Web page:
The reason this is important is because when I began teaching, I had a hard time knowing just what to talk about during certain sessions. The department in which I work (simulation) creates numerous scenarios and clinical skills events for a variety of healthcare students and professionals. So, within the same day and week, you could be creating experiences for nurses, medical students, nurse practitioner students, physician assistant students, flight nurses, school nurses, respiratory therapist students, physicians requesting specialized skills trainings, disaster simulations, patient actors who need to train for their cases, and etc.
All of this is to say, there is a broad range of educations, backgrounds, professional experiences, knowledge-bases, personalities, years since attending school, and so on.
Simply put, it’s tricky to figure out which portion of a very broad field of knowledge should be taught and to whom.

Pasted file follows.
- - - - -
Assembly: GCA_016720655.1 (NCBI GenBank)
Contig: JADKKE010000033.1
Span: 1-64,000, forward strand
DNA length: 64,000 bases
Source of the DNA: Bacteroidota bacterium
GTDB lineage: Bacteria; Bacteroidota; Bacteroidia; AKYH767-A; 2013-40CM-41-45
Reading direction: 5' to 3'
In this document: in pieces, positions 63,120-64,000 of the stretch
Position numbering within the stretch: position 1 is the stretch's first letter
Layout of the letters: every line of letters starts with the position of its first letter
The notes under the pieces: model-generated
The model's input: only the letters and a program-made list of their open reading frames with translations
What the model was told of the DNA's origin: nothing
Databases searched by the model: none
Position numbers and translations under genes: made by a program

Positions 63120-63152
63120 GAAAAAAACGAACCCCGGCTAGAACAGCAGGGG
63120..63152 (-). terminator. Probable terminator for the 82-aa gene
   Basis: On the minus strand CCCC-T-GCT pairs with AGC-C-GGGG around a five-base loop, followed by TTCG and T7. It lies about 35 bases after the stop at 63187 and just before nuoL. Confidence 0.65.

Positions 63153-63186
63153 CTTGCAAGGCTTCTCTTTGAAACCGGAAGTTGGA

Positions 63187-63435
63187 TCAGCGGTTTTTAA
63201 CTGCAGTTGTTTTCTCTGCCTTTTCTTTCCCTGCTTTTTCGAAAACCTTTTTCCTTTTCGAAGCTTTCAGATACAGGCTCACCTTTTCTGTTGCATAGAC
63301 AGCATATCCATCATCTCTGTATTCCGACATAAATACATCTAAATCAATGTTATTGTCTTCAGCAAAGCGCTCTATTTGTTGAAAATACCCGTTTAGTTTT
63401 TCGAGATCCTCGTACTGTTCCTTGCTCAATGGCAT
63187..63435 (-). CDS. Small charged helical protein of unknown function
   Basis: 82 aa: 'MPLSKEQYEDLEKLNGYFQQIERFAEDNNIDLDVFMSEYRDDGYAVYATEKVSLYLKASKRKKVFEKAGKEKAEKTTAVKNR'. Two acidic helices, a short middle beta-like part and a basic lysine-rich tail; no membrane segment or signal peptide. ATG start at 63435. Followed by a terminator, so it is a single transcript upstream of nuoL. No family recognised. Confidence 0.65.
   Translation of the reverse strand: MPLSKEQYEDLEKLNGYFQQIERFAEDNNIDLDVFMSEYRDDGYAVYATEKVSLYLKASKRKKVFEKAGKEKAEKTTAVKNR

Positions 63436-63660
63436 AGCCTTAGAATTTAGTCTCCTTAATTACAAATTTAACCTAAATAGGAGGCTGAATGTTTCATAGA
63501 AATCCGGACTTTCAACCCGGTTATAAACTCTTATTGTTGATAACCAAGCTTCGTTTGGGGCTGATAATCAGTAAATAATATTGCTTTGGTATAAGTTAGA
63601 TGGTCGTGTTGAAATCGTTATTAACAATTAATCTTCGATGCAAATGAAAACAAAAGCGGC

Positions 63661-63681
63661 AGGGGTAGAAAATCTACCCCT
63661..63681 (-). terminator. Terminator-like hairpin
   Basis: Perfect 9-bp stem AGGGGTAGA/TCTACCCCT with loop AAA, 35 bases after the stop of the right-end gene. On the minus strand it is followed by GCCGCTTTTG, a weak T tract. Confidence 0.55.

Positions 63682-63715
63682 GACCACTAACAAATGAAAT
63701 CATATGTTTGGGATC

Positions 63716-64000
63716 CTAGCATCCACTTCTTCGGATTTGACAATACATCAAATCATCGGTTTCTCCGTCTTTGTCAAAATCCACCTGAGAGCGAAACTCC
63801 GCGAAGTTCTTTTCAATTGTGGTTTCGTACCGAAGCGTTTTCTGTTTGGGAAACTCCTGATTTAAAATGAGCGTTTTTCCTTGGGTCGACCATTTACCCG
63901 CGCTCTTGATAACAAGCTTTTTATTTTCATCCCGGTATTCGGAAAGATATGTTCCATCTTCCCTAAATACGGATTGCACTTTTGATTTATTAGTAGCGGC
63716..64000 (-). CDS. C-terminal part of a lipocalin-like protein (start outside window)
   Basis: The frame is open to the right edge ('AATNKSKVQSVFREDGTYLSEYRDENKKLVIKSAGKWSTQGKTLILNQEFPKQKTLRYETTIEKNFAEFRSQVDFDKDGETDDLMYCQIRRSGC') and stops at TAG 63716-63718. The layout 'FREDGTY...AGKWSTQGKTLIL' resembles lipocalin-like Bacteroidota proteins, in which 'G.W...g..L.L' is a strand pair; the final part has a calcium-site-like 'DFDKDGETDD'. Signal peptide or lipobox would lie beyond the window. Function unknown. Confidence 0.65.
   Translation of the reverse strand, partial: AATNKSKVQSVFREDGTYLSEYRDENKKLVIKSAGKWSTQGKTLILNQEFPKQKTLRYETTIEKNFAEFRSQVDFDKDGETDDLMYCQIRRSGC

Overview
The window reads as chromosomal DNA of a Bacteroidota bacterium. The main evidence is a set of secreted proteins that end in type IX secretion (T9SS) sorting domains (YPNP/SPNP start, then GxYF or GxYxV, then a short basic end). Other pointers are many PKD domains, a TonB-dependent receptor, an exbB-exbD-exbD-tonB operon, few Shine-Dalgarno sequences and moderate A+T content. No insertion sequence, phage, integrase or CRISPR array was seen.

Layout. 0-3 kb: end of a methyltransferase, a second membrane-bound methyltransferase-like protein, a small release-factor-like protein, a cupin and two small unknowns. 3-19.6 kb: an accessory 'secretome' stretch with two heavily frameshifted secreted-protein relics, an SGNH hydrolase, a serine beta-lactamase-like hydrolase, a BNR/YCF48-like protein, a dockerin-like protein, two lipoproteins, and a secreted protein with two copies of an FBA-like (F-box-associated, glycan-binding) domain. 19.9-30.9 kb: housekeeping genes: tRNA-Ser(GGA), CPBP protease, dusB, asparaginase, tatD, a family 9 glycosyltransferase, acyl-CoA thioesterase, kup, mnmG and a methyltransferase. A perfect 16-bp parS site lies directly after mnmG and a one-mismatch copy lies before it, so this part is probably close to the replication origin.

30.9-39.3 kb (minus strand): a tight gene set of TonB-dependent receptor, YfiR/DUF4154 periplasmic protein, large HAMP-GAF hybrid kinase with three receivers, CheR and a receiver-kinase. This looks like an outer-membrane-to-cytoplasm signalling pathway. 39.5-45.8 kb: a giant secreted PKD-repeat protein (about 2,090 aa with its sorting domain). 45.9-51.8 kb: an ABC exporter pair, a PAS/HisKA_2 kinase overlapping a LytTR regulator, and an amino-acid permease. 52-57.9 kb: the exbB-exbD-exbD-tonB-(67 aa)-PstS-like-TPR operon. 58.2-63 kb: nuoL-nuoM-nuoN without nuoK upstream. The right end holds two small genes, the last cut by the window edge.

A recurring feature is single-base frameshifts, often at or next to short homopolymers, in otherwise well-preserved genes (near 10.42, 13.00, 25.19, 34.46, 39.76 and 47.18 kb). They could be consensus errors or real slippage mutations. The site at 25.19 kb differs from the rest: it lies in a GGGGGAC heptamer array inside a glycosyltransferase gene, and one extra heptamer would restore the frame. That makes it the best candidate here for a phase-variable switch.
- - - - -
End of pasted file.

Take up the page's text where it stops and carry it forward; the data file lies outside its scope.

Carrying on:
Sure, I’ll do a dissection
Last year, for several weeks of a nurse practitioner event, I taught an “eye lab” for nurse practitioner students who were getting ready to graduate in the weeks following. I did a basic review of anatomy and function, followed by using cow eyes to perform adapted examinations for corneal abrasions & irrigations, leading to dissection of a cow eye to examine the structures, and ending with a quick practice on a simulated eye trainer.
It went very well and I received positive comments about my style of explaining the eye and the fun experience of dissecting a cow eye.
All in all, I considered it a success.
But, there’s a lot more to this story…..
What we don’t talk about